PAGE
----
Speaking on the occasion Dr. Sarkar asked all the schools from Districts and States to work hard in the field of swachhata in schools to compete with the performance of award-winning Schools, Districts, and States. He also stressed that schools conferred with the National award may sustain the standard and rating of cleanliness and hygiene.

In his Independence Day address to the nation on 15th August 2014, Prime Minister declared that all schools in the country should have toilets with separate toilets for girls within a period of one year as only then our daughters will not be compelled to leave schools midway.

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The Department launched Swachh Vidyalaya Initiative in 2014. Under this initiative, a record number of 4,17,796 toilets were constructed in 2,61,400 schools, including 1,90,887 girls’ toilets in one year period up to 15th August 2015. Encouraged by this stupendous success, the Department of School Education and Literacy launched the Swachh Vidyalaya Puraskar in 2016-17 to ensure long-term sustainability and behavioural change. The Swachh Vidyalaya Puraskar not only honours the schools that have taken exemplary work in the field of water, sanitation, and hygiene but also provides a benchmark and roadmap for schools to make further improvement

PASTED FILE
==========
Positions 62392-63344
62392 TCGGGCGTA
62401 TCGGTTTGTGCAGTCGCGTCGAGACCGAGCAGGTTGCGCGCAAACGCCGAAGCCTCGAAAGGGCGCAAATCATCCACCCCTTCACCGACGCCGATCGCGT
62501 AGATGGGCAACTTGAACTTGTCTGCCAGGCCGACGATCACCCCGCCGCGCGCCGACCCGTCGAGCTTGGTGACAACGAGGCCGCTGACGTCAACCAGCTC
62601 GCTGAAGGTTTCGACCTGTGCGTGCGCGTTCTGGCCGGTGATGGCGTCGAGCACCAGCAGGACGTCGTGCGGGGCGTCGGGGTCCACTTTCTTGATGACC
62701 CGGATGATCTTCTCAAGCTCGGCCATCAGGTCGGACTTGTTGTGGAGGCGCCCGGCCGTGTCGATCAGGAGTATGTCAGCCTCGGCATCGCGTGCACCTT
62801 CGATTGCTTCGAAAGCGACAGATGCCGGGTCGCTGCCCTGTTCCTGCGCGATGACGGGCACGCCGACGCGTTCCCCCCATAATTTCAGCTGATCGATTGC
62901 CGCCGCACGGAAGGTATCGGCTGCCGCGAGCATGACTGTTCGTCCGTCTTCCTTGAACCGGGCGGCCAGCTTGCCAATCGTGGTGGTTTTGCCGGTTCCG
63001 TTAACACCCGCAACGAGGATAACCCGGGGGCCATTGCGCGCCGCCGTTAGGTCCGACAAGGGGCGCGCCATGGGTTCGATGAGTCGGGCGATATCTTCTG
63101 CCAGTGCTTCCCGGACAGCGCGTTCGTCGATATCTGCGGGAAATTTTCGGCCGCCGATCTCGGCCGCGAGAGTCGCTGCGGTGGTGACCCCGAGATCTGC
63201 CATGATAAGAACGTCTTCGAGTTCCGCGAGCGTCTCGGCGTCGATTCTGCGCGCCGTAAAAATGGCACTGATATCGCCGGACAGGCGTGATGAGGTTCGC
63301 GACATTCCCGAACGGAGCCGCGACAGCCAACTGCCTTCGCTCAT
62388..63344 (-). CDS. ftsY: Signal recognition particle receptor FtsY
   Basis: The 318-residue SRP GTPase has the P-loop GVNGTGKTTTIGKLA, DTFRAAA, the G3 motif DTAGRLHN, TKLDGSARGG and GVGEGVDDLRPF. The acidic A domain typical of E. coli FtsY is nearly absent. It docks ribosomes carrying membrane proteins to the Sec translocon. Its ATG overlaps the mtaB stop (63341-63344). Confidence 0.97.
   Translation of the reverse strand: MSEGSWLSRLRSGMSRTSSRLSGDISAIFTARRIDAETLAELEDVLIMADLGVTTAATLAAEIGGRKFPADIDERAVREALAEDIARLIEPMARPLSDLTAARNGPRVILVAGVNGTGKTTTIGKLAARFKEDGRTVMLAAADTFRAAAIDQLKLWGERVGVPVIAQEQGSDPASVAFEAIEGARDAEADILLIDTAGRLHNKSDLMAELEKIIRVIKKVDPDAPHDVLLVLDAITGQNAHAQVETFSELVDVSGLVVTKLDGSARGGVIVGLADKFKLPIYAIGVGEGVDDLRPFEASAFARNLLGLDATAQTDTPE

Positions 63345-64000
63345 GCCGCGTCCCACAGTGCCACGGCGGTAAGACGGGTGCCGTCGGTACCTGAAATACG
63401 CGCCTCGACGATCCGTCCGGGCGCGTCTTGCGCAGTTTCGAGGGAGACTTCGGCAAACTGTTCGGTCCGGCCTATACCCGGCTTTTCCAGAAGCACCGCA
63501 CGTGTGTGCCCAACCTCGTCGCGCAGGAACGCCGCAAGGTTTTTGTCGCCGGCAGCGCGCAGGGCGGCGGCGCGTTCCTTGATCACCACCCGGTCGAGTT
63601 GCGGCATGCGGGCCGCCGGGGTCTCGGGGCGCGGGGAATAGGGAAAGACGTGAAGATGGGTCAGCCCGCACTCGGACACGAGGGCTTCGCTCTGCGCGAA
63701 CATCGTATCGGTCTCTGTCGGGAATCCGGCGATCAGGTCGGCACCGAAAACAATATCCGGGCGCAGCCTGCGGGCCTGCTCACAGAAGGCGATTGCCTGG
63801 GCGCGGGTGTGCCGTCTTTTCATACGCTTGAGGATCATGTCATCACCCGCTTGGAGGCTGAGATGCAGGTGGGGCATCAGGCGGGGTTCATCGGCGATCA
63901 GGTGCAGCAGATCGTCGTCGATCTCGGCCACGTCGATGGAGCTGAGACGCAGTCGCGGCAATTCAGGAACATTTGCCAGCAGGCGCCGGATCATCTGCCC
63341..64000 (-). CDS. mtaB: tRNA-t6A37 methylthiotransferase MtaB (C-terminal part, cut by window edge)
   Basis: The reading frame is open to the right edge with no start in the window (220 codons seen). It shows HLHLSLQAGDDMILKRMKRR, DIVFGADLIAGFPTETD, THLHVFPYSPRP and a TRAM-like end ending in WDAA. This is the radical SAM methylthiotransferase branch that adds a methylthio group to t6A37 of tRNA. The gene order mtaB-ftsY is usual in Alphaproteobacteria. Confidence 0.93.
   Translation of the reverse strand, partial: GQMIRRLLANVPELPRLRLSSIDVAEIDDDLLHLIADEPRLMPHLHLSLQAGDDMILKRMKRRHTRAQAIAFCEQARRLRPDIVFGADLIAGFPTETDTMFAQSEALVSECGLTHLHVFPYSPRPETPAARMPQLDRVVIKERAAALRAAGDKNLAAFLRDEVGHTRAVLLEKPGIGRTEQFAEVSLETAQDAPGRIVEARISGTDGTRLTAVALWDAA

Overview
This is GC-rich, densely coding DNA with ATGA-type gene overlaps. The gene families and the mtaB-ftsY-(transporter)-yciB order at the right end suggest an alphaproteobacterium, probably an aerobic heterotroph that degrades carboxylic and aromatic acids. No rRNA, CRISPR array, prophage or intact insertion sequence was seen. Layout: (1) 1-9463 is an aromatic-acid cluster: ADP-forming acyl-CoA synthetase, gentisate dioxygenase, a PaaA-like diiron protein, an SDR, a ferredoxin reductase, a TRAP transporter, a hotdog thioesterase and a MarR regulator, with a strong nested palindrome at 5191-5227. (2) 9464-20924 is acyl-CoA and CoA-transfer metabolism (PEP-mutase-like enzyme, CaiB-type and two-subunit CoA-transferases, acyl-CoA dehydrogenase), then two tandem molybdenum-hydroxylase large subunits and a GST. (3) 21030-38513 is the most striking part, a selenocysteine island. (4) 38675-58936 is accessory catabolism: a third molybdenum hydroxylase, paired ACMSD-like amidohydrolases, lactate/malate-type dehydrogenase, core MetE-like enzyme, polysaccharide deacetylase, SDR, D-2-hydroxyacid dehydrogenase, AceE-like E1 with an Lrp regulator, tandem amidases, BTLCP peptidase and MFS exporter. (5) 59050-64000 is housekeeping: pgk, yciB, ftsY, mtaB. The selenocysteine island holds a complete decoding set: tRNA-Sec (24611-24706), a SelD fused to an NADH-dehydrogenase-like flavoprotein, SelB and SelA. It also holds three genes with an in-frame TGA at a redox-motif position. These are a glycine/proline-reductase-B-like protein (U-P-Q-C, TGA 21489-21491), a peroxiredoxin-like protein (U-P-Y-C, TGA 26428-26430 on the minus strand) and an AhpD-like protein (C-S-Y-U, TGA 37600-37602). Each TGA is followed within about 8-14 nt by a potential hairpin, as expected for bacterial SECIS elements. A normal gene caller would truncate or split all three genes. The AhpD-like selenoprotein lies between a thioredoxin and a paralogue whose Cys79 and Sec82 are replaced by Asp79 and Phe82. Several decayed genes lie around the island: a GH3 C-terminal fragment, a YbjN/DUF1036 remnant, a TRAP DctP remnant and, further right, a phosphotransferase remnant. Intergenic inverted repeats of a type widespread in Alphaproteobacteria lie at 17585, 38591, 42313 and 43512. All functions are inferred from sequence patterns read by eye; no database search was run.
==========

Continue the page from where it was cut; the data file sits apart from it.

Under this Award, schools are rated on six broad parameters of (a) Water (b) Toilets (c) Handwashing with Soap (d) Operation and Maintenance (e) Behaviour Change and Capacity building, and (f) COVID-19 (Preparedness and Response). The Puraskar is given at District, State, and National levels.

Swachh Vidyalaya Puraskar (SVP), 2021-22 was successfully launched by  Dr. Subhas Sarkar on 12th January 2022, which was the birthday of Swami Vivekanand and is celebrated as National Youth Day. In view of the COVID pandemic, an additional parameter – “COVID-19 preparedness and response” – was included in the Swachh Vidyalaya guidelines in 2021-22, considering its implications for the health, hygiene, and safety of the children. The methodology of the awards was evolved in consultation with UNICEF, which was the Implementation and Technical partner for the awards.